When ‘Theology’ Gets in the Way
By Dan Kimball
I am not someone who cries often, but lately I have found myself emotionally moved to the point of tears several times.
What is causing such a strong emotional reaction? The rhetoric and tone some evangelical Christians use when they differ with other evangelicals on theology or ministry methodology. I am not talking about major doctrines of historical orthodoxy. When such foundational teachings are compromised, we are instructed to defend the faith, teach correction, guard doctrine (1 Tim. 4:16). I also love robust arguments and fun discussions about our differences as evangelicals.
The theological disputes that grieve me and cause me to feel ashamed of us are when evangelicals engage in destructive arguments over Calvinism or Arminianism. Or whether one interprets Genesis to believe the earth was created in a literal six-day time period or over billions of years. Or when we dispute methodology: Do we advocate for the megachurch with plenty of paid staff or an organic church staffed almost exclusively with volunteers? Do we use traditional liturgy or contemporary pop and rock music? Do we preach topically or verse by verse?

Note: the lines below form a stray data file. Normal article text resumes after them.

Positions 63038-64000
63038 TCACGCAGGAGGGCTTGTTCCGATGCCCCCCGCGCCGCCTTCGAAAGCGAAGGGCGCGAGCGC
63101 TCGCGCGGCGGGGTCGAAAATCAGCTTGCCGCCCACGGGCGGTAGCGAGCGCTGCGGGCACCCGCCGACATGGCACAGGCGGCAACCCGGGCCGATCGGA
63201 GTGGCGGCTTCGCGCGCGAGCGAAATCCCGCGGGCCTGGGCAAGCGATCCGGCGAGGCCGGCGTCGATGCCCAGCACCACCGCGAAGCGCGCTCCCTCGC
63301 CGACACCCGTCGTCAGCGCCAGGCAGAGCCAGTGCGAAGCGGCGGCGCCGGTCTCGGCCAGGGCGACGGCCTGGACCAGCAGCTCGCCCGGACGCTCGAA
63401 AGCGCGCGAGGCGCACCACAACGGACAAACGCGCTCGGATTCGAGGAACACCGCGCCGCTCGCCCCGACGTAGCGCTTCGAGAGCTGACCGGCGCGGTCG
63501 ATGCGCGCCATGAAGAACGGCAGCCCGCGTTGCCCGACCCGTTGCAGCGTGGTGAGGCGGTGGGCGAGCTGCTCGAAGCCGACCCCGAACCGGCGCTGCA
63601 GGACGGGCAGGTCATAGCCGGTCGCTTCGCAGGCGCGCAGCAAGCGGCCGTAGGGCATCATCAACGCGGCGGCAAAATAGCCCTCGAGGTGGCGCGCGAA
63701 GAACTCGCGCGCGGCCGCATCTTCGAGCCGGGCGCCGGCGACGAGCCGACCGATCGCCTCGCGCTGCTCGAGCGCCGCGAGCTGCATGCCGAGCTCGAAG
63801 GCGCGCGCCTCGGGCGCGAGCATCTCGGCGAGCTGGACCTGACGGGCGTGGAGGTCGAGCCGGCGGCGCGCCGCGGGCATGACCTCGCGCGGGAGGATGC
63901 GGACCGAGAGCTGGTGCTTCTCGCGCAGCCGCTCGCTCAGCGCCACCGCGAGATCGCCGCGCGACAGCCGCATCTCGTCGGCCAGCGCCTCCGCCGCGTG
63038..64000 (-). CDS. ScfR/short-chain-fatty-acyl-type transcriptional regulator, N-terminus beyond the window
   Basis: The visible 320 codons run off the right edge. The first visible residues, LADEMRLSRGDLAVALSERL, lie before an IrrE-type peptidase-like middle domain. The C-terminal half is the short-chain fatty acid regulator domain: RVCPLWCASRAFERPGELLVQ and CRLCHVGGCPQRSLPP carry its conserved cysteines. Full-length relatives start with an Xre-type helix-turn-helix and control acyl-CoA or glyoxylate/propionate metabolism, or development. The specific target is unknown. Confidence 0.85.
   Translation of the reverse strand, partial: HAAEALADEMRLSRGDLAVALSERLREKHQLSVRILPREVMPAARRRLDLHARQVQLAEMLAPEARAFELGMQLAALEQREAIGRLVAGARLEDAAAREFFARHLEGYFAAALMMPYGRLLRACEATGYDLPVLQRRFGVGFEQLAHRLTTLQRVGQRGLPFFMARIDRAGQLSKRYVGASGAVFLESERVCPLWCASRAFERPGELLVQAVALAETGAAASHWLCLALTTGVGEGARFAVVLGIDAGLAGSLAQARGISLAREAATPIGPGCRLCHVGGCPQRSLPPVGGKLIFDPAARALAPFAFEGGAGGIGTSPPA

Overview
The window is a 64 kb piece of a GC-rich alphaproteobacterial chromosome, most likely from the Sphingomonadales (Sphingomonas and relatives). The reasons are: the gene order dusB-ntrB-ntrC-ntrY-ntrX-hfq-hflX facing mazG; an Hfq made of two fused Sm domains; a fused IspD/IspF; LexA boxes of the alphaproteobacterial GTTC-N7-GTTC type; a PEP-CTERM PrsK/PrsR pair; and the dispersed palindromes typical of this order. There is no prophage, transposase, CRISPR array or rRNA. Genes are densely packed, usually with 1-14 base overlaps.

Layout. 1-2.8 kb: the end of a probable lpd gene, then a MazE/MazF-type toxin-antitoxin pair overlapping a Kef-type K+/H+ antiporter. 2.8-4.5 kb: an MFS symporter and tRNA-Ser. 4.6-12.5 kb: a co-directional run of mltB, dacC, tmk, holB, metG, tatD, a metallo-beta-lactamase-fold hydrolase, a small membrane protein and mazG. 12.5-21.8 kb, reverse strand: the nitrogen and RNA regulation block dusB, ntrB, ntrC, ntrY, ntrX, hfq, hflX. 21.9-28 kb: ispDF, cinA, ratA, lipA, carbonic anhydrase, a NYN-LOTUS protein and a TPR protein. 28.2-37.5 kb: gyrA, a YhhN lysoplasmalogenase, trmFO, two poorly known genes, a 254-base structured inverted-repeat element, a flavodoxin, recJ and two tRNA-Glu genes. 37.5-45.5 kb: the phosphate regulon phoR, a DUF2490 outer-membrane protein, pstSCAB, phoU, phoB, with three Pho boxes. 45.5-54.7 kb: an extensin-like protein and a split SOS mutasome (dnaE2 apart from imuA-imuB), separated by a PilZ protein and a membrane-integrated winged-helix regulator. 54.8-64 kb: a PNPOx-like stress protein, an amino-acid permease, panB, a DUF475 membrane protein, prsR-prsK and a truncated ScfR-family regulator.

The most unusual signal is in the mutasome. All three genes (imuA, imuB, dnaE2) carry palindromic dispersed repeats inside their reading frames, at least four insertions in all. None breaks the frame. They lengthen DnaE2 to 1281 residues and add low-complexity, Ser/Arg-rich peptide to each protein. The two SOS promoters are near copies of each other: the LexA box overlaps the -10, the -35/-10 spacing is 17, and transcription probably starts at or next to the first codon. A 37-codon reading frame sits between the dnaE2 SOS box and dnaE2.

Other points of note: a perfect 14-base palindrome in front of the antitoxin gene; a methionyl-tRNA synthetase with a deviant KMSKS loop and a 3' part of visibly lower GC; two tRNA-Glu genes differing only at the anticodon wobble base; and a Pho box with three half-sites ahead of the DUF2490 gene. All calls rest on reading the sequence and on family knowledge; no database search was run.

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No Time for Discord
The consistent stream of negativity, the critical tone, and the time and energy spent pointing out why one is wrong and the other is right is something I believe one day we may look back on and be ashamed about. We aren’t living in a time when we have the liberty to fight like this. If there is a time in American history when we need to be linking arms, supporting one another, defending other evangelicals who may have differing theological or methodological views within historical orthodoxy, this is that time…
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